Saturday, February 26, 2011

Bibliotheca Alexandria, Egypt

Bibliotheca Alexandria, Egypt
The Bibliotheca Alexandria was opened for the first time this week, after the onset of the Egyptian Revolution of January 25th. Peter and I were the only foreign visitors to attend the noon guided tour. Normally, the groups are as large as 70 people, we were told.

Although I was wowed at the amazing architecture of the new Bibliotheca Alexandria, inaugurated in 2002, I was disappointed to hear that only one scroll from the ancient library survived from fires and earthquakes.

The new library has space for 8.0 million books, but its sleek back lit shelve spaces houses only about one million books, half of them in French, a gift from the Bibliotheque Nationale de France. It has been estimated that it will take 80 years to fill the library to capacity.

My disappointment with the content of the library was short lived as I was quickly distracted by its striking architecture. The 100-feet high roof tilts out towards the Mediterranean sea and it looks like a rising sun. The main reading room occupies 17 acres (equivalent to approximately 17 football fields) and it is designed with eleven cascading levels. The roof, eyelid shaped skylights allows a northern light to fill the reading room and offers views of the Mediterranean Sea from the top levels.

Outside the building, the gray Aswan granite wall carved with characters from 120 different human scripts was created to elicit knowledge and unity with the rest of the world. The complex also includes four museums; four art galleries for temporary exhibitions; fifteen permanent exhibitions; a planetarium; a conference center, a manuscript restoration laboratory and an active copy of the internet archive.

Built in the 3rd century BC during the Ptolemy dynasty as a major center for scholarship, the Royal Ancient library of Alexandria was the largest and most significant of the ancient world and the first of its kind to gather a collection of books beyond its country's borders.

The ancient library achieved its greatness through an aggressive and well-funded royal mandate involving trips to the book fairs of Rhodes and Athens. There was also a policy in place to pull the books off every ship that came into port, and a decree that all visitors to the city must surrender all books and scrolls in their possession. The library clerks made copies to send back to their owners and the original stayed in Alexandria.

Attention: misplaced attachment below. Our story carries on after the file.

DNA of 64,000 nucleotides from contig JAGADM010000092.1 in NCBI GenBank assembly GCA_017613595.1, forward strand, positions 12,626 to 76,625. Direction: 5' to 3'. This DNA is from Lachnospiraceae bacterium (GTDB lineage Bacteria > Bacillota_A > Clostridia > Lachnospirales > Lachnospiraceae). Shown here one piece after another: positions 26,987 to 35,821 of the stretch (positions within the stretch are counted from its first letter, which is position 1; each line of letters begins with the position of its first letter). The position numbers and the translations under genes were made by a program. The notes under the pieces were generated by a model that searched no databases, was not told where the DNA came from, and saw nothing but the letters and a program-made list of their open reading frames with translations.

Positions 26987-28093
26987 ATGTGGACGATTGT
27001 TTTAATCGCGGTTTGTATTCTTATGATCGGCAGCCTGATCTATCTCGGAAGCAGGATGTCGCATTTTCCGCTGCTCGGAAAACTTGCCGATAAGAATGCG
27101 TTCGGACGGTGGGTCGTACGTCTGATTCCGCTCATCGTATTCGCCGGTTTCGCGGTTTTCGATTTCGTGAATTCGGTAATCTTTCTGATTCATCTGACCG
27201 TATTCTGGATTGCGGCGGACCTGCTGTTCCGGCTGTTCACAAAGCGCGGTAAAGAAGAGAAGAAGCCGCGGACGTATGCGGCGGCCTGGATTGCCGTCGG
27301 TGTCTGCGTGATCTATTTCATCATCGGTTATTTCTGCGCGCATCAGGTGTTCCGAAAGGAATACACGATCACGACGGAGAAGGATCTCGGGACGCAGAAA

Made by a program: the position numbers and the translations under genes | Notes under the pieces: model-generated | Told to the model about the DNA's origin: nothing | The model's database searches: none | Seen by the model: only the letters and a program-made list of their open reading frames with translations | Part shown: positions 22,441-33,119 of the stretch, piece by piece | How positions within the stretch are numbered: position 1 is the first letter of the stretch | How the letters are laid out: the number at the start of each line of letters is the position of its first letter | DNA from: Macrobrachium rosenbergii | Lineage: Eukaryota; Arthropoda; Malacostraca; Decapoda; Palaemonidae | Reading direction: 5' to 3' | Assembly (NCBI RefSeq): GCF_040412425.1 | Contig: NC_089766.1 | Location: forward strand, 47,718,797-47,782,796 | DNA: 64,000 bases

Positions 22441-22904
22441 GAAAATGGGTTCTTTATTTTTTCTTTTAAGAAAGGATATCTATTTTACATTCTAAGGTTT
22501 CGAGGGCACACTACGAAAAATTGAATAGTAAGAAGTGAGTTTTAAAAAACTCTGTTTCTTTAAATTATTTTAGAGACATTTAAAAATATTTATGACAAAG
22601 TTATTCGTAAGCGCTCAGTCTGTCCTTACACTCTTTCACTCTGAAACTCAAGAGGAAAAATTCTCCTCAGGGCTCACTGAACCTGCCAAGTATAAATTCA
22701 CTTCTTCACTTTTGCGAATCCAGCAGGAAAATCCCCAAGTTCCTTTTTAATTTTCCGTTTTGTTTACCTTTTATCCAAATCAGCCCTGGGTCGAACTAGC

According to Wikipedia, in a further attempt to enrich the library, Ptolemy III allegedly requested permission from the Athenians to borrow the original scripts of Aeschylus, Sophocles, and Euripides, for which the enormous amount of fifteen talents (900 pounds of a precious metal) was demanded as guarantee. Ptolemy happily paid the fee but kept the original scripts for the library.
Other than collecting works from the past, the library was also home to a host of international scholars, well-patronized by the Ptolemaic dynasty with travel, lodging and stipends for their whole families. As a research institution, the library had books in mathematics, astronomy, physics, natural sciences and other subjects.

The Royal Ancient Library of Alexandria was burned possibly between the first and second centuries AD. Either by Julius Caesar, or following the war between Marco Aurelium and Queen Zenobia of Palmyra in the second half of the 3rd century.

After the ancient library was destroyed, Mark Antony gave Cleopatra over 200,000 scrolls as a wedding gift. This collection was housed at the Serapeum temple and it was known as the “daughter library.”

God Serapis, was invented at the orders of Ptolomy I during the 3rd century BC in an effort to integrate the Egyptian religion with the Hellenic rulers. Serapis was half Zeus (Greek) and half Osiris (Egyptian.)

The Serapeum Library helped Alexandria maintain its title of the Mediterranean’s intellectual capital for three to seven centuries after the Royal Library's destruction. Records indicate that the destruction of Serapeum library may have happened in 391 AD by a Christian mob led by Theophilus, Bishop of Alexandria. This event marked the end of paganism. It is also speculated that the Serapeum temple and library was destroyed by the Caliph Omar after Alexandria was captured by the Arabs in the 6th century.

Whatever the case, the great international center of learning in Alexandria is gone, maybe forever, unless the new Egyptian revolutionaries find a way to become great patrons of knowledge and restore the city to its greatness.

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